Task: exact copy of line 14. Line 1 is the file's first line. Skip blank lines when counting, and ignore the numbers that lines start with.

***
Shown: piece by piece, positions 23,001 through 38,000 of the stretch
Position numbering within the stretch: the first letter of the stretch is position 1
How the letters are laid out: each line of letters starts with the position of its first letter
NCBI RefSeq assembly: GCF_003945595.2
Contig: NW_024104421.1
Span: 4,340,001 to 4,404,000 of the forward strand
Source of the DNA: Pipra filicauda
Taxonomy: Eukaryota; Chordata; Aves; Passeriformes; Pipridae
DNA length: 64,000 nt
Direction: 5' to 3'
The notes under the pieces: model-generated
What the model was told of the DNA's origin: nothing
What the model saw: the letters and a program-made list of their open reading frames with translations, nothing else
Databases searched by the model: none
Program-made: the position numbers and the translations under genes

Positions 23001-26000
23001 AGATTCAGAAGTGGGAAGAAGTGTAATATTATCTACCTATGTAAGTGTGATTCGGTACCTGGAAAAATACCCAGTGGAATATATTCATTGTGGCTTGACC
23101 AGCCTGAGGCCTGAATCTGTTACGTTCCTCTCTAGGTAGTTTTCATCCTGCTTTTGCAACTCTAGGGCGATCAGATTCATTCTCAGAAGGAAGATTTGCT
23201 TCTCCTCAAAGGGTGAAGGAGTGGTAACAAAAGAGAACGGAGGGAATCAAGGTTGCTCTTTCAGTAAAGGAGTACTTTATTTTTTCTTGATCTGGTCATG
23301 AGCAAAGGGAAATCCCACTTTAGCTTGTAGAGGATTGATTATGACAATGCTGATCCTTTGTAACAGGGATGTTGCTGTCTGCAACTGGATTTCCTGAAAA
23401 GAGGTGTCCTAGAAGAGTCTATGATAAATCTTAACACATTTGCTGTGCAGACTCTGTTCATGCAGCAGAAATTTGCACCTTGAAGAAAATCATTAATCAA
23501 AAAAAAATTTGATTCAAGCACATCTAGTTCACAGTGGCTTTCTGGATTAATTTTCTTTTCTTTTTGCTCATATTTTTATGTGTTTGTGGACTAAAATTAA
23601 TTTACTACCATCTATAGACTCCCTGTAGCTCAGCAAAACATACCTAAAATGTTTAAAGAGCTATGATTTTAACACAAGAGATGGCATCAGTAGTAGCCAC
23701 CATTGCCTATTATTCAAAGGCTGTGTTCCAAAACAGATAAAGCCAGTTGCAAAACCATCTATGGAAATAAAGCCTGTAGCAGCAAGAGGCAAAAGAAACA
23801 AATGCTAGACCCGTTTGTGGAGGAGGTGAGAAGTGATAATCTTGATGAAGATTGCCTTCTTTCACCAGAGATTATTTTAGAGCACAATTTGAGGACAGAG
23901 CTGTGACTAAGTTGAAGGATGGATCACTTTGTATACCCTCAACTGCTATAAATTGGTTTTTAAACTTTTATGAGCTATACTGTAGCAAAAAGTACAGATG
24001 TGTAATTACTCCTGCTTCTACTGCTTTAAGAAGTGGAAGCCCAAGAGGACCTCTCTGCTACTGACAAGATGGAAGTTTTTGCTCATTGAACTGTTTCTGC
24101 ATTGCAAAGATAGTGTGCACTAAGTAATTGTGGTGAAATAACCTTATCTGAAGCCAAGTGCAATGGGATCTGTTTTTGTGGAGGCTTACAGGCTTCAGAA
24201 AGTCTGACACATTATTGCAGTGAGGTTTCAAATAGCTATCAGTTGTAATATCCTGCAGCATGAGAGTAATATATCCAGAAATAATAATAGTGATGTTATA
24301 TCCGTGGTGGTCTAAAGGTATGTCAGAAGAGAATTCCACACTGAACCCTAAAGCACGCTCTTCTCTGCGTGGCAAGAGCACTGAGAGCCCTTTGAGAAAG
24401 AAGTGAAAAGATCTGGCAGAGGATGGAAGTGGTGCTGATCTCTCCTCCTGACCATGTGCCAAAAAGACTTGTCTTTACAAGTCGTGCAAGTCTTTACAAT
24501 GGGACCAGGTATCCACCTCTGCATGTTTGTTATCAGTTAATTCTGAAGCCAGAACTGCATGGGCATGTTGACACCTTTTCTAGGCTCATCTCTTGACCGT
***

Databases searched by the model: none